• Zombie Special: Five Cars That Should Stay Dead

    Happy Halloween TopSpeed readers. Check out our list of dead metal that we'd hate to see lead to an automotive zombie apocalypse.

Well, it’s that time of year where scary things happen; when the supposed dead rise and walk among us; when spooky things lurk just beyond the shadows; watching and waiting. Yes, it’s Halloween and there are plenty of frightening relics oxidizing away in your neighborhood junkyard just waiting for a chance to come back from the dead.

The TopSpeed staffers have put together our five worst nightmares of automotive resurrection in the list below. It contains vehicles that should have never been made and whose rightful place is deep inside the bowels of the crusher.

These are vehicles that are both terrible in their mere existence and terrible in the negative ramifications that would befall their respective makers for constructing such fiends. These are vehicles that, if they were people turned zombies, Rick Grimes of The Walking Dead wouldn’t hesitate to exterminate with his .357 Colt Python.

So hold on tight, grab a weapon, and fight your way through our list of cars we’d hate to see become the undead.

1983 Chrysler Town & Country Woody Wagon

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Before there was the minivan, Chrysler’s Town & Country was a classy sedan that dates back to the 1940s. Those early cars were beautifully built with real wood sides and curves that would make a super model jealous. But as the decades wore on, the T & C name was affixed to less and less appealing cars. From 1982 till 1988, the Town & Country referred to this derivative of the infamous Chrysler K-car. This sucker had it all; front-wheel drive, a station wagon rear end, and plastic panels that poorly mimicked wood grain. Heck, it even had a convertible cousin complete with a lovely brown interior and a folding soft top. (Shoot, Rick, shoot!)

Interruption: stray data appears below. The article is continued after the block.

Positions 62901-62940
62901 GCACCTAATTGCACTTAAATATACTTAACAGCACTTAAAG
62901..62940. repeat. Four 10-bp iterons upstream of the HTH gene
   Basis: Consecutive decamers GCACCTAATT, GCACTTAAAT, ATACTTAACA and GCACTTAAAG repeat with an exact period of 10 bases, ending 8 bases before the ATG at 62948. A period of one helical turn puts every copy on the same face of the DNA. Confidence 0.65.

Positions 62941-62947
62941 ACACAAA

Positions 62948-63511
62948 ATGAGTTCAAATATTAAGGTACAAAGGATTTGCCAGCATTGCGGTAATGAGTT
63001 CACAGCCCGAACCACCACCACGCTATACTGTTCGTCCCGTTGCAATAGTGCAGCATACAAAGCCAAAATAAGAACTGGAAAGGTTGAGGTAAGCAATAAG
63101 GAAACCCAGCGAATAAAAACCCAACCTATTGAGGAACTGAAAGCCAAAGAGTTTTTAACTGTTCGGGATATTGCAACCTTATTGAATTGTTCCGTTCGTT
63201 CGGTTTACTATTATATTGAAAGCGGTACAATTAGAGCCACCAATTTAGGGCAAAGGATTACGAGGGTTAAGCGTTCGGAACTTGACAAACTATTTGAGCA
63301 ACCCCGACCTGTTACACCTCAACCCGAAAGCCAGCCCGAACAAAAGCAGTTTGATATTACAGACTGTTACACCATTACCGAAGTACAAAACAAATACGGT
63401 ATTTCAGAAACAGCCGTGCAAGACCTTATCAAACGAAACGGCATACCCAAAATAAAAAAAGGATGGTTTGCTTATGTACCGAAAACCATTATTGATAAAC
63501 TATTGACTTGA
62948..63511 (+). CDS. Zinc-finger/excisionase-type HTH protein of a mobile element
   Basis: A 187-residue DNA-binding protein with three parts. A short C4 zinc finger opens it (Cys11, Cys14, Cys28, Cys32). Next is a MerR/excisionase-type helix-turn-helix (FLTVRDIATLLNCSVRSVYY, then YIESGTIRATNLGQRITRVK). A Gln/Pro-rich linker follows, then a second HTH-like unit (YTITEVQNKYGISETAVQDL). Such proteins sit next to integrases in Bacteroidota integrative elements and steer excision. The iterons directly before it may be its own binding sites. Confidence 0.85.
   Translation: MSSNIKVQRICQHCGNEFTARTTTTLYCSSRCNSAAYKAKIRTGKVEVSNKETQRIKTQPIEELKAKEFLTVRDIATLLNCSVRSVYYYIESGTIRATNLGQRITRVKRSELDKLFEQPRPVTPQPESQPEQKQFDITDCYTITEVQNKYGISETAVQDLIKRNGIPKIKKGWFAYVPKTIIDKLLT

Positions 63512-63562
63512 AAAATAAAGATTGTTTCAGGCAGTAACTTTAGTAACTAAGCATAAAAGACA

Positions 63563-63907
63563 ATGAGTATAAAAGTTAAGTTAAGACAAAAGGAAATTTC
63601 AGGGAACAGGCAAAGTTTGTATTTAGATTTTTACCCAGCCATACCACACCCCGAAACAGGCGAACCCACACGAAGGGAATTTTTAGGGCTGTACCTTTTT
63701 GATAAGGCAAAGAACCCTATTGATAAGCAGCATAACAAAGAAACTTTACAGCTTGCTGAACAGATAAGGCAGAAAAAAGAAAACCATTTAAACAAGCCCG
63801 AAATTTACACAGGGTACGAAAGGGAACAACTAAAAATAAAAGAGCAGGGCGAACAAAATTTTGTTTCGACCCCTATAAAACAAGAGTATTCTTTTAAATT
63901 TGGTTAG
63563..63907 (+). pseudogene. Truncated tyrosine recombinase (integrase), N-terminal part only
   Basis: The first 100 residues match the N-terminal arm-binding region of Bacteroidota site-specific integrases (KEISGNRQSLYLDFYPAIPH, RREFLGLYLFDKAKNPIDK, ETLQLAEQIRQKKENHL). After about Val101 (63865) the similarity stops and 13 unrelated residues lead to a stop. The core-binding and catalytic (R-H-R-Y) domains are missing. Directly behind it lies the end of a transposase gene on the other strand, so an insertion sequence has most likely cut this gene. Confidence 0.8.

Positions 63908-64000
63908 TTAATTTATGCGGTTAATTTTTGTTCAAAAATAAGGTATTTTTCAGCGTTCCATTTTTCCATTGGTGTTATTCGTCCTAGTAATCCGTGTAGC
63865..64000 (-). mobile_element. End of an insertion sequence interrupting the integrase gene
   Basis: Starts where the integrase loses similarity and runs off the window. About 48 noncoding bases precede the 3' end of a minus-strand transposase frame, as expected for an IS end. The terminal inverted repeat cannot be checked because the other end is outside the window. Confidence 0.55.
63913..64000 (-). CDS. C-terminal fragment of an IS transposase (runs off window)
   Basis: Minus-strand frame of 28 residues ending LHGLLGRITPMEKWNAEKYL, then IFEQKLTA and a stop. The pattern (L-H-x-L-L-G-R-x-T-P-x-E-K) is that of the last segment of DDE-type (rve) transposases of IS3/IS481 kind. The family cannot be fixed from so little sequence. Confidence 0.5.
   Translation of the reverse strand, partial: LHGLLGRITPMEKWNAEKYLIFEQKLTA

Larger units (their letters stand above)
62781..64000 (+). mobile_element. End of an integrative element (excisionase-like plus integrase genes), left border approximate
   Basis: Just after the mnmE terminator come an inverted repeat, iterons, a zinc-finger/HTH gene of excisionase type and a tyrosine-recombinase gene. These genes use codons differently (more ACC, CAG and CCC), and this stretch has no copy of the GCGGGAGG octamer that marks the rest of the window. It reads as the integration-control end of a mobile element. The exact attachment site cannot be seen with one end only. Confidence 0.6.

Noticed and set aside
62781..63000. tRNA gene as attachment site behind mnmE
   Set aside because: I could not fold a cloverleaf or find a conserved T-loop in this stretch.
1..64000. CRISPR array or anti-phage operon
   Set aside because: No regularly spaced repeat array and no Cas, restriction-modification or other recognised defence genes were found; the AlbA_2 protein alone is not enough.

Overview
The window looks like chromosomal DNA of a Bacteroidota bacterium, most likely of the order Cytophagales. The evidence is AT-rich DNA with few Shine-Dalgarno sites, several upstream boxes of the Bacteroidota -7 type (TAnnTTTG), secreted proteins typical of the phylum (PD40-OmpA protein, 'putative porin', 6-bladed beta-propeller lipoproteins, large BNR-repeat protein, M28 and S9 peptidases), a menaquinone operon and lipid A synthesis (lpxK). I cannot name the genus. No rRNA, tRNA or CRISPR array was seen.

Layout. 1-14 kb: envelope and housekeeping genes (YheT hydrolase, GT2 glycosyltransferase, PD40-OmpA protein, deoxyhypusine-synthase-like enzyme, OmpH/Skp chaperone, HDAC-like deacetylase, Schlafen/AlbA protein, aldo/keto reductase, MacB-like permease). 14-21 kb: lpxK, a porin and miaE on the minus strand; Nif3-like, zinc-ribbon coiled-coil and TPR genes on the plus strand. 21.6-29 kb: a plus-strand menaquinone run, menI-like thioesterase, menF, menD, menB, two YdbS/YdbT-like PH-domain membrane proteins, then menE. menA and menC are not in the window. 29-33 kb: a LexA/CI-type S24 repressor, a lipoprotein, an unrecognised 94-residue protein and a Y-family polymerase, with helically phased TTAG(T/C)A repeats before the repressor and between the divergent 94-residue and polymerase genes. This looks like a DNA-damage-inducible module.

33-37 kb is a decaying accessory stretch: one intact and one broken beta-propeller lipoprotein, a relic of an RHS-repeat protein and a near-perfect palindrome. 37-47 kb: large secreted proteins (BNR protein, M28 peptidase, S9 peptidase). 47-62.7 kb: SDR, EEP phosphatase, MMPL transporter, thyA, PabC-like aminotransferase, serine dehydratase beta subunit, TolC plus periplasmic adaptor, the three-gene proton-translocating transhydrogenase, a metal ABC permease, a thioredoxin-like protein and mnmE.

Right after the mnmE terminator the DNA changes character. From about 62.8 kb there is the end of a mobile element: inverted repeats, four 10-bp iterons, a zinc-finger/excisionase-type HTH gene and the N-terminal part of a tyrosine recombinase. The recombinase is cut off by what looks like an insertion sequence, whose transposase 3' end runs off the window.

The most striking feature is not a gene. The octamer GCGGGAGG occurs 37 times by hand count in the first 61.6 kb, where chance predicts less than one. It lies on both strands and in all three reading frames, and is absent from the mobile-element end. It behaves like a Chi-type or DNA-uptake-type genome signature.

1974 Ford Mustang II

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Yep, it’s hard to believe America’s pony car could make this list, but back in 1974, the Mustang went from respected racer to revolting rubble. The oil embargos that plagued those days were well underway and automakers were looking for a way to increase fuel efficiency and compete with new import cars from Toyota and Datsun. The Mustang II was Ford’s (wrong) answer.

The car came in a two-door coupe and three-door hatchback version and was based on the equally egregious Ford Pinto. Under the hood was an 88-horsepower, 2.3-liter four banger. Want more power? Opt for the 105-horse, 2.8-liter V-6. No V-8 was offered until the Mustang II’s second year in production. Despite this, the car sold impressively well. However, the Mustang II’s lackadaisical performance and styling took its toll on the Mustang brand.

1997 Cadillac Catera

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So you know the new direction Cadillac is headed with the ATS and CTS sedan, along with the move to New York City? Yeah, it’s exactly 180 degrees away from this, the Catera. Built from 1997 till 2001, the Catera represented everything that was wrong with late ‘90s GM. The car was badge-engineered from an existing Opel product, which itself shared parts with GM’s Australian division, Holden. Though it received initial praise, the Catera soon proved that good build quality was overrated.